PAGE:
You’ve finally decided to grow a beard, and it’s a work in progress. You have an idea of how it’s going to look – magnificent, no doubt – and you’re ready to join the ranks of your bearded brethren.
There’s just one problem: beard itch.
Beard itch is that irritating sensation, that’s a strong dose of reality while growing a beard. Frankly, it’s enough to drive some men so crazy that they’d rather shave it off than endure another itching minute.
But hold on, fellas. Put the razor down, because there are solutions to the maddening itching. Don’t give up on your beard, but let it achieve its full glory.
Table of Contents
Why does my beard itch?
Before we dive into home remedies for stopping your beard itch, let’s take a brief moment to look at some reasons why it itches.
Because you shave(d)
Your beard itches, in part, because of all those years you spent shaving your facial follicles. Shaving caused your beard hair to become sharp and coarse, which is the primary reason stubble often feels so rough.
Those oft-shorn whiskers irritate and inflame when they break through the skin and lead to itching – which may seem to last forever.
Because of dry skin
The skin beneath your beard becomes increasingly dry as your beard grows, because, in part, the skin’s natural oils become depleted by the sudden appearance of unshaven whiskers. The increased dryness leads to beard itch and its other partner in crime: beard dandruff. It’s not a feel-good or look-good combination.
Because your beard collects all kinds of things
Your beard is a magnet for a lot of things: dust, food, dead skin, and a variety of outdoor pollutants you can’t avoid. All of them can lead to itching.
Now that we know the “why” of beard itch, let’s examine the ways to get rid of it. The good news is that all of them are things you can do from the comfort of your bathroom.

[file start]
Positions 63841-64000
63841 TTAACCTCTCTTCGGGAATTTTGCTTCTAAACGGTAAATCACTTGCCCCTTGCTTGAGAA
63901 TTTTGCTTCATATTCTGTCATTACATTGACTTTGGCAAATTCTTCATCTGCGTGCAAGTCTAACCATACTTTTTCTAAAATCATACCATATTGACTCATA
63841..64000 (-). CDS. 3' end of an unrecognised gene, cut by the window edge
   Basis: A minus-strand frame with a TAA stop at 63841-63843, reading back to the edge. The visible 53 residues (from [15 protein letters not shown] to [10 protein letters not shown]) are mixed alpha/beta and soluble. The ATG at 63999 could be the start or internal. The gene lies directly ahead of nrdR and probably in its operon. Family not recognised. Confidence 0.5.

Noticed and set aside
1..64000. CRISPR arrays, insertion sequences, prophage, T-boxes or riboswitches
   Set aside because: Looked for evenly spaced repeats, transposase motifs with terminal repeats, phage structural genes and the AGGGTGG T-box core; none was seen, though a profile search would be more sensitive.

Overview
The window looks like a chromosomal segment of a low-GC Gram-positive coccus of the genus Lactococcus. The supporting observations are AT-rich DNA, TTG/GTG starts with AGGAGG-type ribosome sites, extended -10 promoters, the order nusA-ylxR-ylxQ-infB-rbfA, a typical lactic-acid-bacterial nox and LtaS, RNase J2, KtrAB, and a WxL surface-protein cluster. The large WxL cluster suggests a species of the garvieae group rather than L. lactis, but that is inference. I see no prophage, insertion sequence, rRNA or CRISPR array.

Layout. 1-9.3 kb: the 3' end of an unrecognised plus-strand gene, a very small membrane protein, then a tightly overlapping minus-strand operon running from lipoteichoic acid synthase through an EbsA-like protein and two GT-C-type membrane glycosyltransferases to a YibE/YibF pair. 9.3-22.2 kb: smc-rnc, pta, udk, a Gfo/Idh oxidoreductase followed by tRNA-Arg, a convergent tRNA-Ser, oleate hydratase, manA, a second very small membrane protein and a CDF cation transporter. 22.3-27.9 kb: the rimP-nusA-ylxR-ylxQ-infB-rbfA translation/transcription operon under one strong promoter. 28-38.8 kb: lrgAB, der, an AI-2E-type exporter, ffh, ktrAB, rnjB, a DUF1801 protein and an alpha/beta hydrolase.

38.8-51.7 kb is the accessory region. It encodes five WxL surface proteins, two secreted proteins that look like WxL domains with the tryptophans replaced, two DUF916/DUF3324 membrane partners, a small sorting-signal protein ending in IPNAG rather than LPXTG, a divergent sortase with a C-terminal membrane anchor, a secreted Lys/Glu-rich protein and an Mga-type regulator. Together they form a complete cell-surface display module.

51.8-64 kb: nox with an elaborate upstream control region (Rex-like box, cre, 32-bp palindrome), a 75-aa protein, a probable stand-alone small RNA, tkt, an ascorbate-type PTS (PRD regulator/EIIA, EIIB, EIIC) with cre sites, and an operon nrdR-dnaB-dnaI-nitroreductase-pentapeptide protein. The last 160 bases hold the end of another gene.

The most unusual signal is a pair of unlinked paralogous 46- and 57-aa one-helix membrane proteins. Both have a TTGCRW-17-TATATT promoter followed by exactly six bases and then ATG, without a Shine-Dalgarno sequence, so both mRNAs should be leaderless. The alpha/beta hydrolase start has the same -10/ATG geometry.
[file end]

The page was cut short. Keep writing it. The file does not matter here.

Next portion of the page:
How to stop beard itch
Knowing how to stop beard itch when growing a beard will help stave off the madness that may lead you to shave your whiskers.
You need to clean your beard regularly if you want to get rid of beard itch. For one, your face sheds dead skin cells every day, and they’ll congregate on your beard if you don’t wash them away. Then, there’s the dirt, grime, food, etc. that also cling to your whiskers if you don’t do something about them.
You’ll want to clean your beard deeply, however, to make sure you’re getting rid of all the detritus found on and within it. Use a quality beard shampoo or wash – don’t use your regular shampoo, as the detergents within it are too harsh – and scrub it deeply to the skin with your fingertips.
Rinse it with lukewarm water (the same temperature of the water you’ll want to shampoo it with), which helps to open your skin pores.
We can’t emphasize enough the importance of using a shampoo designed for your beard and not the stuff you use on your head. The harsh detergents and fragrances can strip away your skin’s natural oils, which easily can lead to a dry, itchy beard.
2. Dry your beard
Drying your beard is an often-overlooked step that warrants proper attention. Any water left behind on your beard and skin can lead to itching – especially hard water that contains calcium and magnesium. Hard water evaporates on the skin and draws moisture from it, which can leave an itchy beard rash.